Posted by jlubans on June 05, 2020


THE Birds met together one day to try which could fly highest.
Some flew up very swiftly, but soon got tired and were passed by others of stronger wing.
But the Eagle went up beyond them all, and was ready to claim victory, when a grey Linnet, a very small bird, flew from the Eagle's back where it had perched unperceived, and being fresh and unexhausted succeeded in going highest.
When the Birds came down and met in council to award the prize, it was given to the Eagle because that Bird had not only gone up nearer to the sun than any of the other Birds, but had carried the Linnet on its back.

While the stow-away Linnet
flew the highest, the Birds award first prize to the Eagle, the second place finisher.
This wisdom from a usually flighty bunch is extraordinary.
This is a just and fair recognition of the Eagle’s achievement; the judges declined to award the laurel to someone covertly along for the ride.
Another fable: “What a Dust do I raise! says the Fly upon the Coach-Wheel and what a rate do I drive at, says the same Fly again upon the Horse's Buttock?”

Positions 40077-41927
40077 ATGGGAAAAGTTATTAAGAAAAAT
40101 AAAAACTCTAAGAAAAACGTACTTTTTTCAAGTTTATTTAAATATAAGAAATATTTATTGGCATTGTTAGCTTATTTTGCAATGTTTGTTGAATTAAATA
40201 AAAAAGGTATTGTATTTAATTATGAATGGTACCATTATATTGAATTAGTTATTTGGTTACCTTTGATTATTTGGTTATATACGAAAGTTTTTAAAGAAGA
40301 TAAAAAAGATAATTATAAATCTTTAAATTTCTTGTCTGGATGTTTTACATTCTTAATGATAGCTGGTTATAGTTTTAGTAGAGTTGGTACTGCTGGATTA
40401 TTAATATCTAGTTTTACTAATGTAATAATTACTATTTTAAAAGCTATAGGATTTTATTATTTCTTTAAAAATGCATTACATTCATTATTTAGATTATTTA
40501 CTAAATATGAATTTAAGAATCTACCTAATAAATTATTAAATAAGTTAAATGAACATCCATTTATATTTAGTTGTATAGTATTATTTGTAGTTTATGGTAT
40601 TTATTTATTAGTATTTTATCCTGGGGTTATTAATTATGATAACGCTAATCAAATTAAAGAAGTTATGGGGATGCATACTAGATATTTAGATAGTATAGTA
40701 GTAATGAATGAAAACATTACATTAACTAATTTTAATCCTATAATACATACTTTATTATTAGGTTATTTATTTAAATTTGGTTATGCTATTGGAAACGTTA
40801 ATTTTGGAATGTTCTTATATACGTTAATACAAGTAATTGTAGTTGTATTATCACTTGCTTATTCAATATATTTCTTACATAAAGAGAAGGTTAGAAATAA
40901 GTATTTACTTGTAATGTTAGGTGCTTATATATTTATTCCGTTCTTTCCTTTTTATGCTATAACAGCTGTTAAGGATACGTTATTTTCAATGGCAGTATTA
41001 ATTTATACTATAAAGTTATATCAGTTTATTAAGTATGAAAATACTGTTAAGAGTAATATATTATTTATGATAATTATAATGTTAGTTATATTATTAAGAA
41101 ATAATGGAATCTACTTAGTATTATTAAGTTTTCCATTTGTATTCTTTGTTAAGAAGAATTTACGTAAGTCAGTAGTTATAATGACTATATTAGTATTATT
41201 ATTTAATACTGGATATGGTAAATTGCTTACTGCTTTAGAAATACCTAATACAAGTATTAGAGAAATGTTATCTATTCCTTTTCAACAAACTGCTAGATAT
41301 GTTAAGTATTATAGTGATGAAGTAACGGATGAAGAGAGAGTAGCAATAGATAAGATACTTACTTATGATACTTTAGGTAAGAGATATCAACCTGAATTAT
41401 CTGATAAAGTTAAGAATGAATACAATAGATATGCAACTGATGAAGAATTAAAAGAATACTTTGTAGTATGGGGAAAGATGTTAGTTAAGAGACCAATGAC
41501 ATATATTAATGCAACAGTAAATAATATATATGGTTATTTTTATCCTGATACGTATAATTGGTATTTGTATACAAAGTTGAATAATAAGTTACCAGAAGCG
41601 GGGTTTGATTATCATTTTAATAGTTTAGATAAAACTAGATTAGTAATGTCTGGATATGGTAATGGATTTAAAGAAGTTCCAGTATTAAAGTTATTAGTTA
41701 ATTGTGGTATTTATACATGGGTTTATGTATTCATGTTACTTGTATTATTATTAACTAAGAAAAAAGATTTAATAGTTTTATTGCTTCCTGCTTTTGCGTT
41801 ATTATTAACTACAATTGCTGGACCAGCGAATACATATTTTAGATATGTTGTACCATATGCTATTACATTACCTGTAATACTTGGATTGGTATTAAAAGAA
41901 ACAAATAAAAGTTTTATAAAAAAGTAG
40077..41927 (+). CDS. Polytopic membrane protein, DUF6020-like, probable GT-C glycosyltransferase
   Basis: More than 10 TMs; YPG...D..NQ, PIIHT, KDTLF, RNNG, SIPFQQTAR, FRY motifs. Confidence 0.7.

We have a human version of the Linnet, the infamous Rosie Ruiz.
She won the 1980 Boston Marathon, but was forced to relinquish the win because she had not run the full marathon, joining the race only for the last few miles.
Had she read this Native American fable, she might have reconsidered the deception.

*Source: American Indian Fables, excerpted in Cooper, Frederic Taber, 1864-1937. “An argosy of fables; a representative selection from the fable literature of every age and land.”
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NEXT UP: Tom Sawyer's Fence.
© Copyright John Lubans 2020

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